10 Questions Every Training Business Should Answer

Blog Post • Best Practice Insights • [read_meter]

If you offer IT training, you’ve probably noticed that the domain is evolving rapidly. New learning trends emerge, new topics are demanded, and technology continues to change. The IT training business is not an easy one to be in. In order to stay relevant to your clients, you need to constantly adjust.

To help our training partners, I asked them how they cope with the changes and how they find opportunities. Many of our partners chimed in and based on their inputs, I’ve created a list of top 10 opportunities for training businesses. In order to understand how to capitalize on these 10 opportunities, I invite you to ask yourself the following questions:

  1. Fulfilling demand vs. understanding the source of demand. Where do you stand?

    Don’t fall into the trap of fulfilling the demand for training only. Figure out where the demand comes from, and doors to new opportunities will open.

  2. Do you suffer from classroom tunnel vision?

    Classroom training is very relevant and 
also the preferred delivery format for many professionals. However, technology has made alternative learning modalities possible – and if you don’t offer these delivery methods, someone else will.

  3. Are you leveraging market trends and changes?

    Technology advances quickly, IT trends change all the time and international standards increase complexity for your clients. If you are aware of the latest developments, you develop many new opportunities for IT training.

  4. Are you enabling your sales & operations teams?

    It’s easy to add a new product to your portfolio – the difficulty is getting it sold and delivered properly. But if you execute sales and operations well (read: train them well), it will result in happy clients, recurring business, and additional revenue streams.

  5. Are you suffering from product tunnel vision?

    Some providers rely on one product or methodology only. This can work in their favor as they will have expertise with regard to the chosen product or methodology. It can also be risky. You might be fitting a square peg in a round hole (meaning: using your product or methodology for something it was not designed for). Also, you might be missing opportunities.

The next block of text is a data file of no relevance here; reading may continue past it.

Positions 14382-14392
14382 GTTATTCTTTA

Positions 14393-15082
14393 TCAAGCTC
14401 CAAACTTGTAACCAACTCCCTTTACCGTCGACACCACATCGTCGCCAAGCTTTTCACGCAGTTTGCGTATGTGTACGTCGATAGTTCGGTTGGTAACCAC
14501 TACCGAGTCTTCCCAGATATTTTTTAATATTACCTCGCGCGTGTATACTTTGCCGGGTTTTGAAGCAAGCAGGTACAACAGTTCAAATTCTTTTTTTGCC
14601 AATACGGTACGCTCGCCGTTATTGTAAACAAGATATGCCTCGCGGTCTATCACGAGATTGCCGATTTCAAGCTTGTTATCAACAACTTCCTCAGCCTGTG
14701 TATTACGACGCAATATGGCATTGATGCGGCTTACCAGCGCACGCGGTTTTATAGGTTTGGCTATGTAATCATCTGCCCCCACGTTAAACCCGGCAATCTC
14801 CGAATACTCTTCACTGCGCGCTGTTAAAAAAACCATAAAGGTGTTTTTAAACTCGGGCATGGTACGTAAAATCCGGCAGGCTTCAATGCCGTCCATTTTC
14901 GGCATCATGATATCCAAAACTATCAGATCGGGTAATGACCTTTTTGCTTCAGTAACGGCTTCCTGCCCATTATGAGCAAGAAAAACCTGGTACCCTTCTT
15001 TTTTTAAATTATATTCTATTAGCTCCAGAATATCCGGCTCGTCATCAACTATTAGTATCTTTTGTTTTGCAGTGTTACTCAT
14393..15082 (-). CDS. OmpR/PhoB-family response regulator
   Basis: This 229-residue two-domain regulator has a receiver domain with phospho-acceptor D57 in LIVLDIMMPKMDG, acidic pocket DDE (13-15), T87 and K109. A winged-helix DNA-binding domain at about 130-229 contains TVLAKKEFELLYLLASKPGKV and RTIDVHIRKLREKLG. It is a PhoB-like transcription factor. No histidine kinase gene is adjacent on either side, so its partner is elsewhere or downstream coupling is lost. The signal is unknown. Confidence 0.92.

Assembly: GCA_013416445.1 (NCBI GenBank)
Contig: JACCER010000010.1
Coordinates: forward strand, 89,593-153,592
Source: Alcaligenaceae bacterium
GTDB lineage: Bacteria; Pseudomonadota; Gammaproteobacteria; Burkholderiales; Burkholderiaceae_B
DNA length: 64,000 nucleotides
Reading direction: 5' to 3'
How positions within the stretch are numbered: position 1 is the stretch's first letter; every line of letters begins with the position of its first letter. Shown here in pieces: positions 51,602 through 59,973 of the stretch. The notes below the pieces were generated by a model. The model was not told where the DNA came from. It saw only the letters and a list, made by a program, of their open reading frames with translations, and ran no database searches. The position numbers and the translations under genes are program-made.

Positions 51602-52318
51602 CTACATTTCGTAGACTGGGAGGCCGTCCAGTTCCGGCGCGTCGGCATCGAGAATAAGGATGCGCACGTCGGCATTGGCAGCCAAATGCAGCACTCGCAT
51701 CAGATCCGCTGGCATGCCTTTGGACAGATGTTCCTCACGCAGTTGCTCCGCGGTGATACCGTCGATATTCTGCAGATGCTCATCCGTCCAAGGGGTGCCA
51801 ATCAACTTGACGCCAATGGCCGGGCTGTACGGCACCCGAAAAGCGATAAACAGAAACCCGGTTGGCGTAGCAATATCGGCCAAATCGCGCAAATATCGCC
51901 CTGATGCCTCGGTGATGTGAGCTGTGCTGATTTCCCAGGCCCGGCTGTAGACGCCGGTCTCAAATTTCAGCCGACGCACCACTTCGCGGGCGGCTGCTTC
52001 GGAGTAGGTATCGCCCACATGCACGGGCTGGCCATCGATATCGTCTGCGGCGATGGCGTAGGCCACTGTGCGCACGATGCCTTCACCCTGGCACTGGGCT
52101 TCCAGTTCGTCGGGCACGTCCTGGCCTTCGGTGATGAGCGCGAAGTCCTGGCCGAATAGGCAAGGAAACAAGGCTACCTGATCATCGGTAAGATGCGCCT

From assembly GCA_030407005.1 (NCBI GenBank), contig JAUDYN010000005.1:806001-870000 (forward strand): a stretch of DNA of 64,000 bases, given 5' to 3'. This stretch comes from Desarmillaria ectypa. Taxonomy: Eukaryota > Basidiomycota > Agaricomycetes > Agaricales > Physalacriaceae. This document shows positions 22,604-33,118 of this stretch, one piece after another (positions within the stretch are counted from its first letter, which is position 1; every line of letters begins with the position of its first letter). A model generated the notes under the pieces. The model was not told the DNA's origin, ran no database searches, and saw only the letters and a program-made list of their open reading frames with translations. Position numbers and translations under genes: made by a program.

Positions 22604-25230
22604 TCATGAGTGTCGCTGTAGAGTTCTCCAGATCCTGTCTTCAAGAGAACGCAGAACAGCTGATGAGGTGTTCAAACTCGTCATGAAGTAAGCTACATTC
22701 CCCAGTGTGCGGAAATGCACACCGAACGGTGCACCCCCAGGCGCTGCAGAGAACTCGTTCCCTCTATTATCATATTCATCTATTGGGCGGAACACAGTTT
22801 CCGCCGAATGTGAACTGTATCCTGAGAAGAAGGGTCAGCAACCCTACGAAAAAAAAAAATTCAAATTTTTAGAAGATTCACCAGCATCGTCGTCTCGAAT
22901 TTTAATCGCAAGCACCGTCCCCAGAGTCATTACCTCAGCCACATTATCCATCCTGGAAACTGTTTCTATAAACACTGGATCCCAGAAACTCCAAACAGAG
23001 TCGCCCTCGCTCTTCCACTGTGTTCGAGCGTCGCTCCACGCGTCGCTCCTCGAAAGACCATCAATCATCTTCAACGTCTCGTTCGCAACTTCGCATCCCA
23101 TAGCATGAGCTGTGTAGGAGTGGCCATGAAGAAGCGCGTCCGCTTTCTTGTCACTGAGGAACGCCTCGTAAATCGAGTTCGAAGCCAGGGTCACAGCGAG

6. Are you taking pricing too lightly?

    What do you charge for your training courses? If the price is too low, you’re leaving money on the table. If the price is too high, your sales cycles take longer. What’s the right price point?

  7. Are you staying in your comfort zone?

    It’s easy to get comfortable. You are selling one product and it is doing well, so why change? Well, for starters, you could increase your business. You should also consider what happens when the one product you have been banking on stops to deliver?

  8. Can you balance the number of new activities?

    There are many opportunities in IT training today. You may be able to juggle, keeping 3 balls in the air…but that does not mean you have the ability to successfully juggle with 10!

  9. Are you going it alone?

    For small training providers, it can be challenging to offer the solution that is required for large training tenders/ RFP’s. But what if you started a joint venture or find ways to scale?

  10. Are you driving demonstrated value for your clients from training?

    Don’t go through the motions. Selling and delivering a course doesn’t mean all the new information will be understood, embraced, and acted upon after training. Actively follow up with your customers and focus on the value you generate for them.

Curious to see how you can improve on these ten questions?

Have a look at the presentation which includes the ten questions, feel free to download.

About the author

Corjan Bast
Marketing Team Lead - aNewSpring

I started asking “why” when I was a little boy and I have never stopped asking since. It’s also the reason I was intrigued when I read the question “We are awake 16 hours of the day, what do you do with your time?” in one of Mark Manson’s blog posts. I started thinking about what I do all day. All-day long, I come up with creative ideas. Ideas related to marketing, design and even general improvements. I just love to ‘improve’, whether that’s helping people get comfortable with our software, quicker, or fixing my sailboat with zip-ties so we can start the race.

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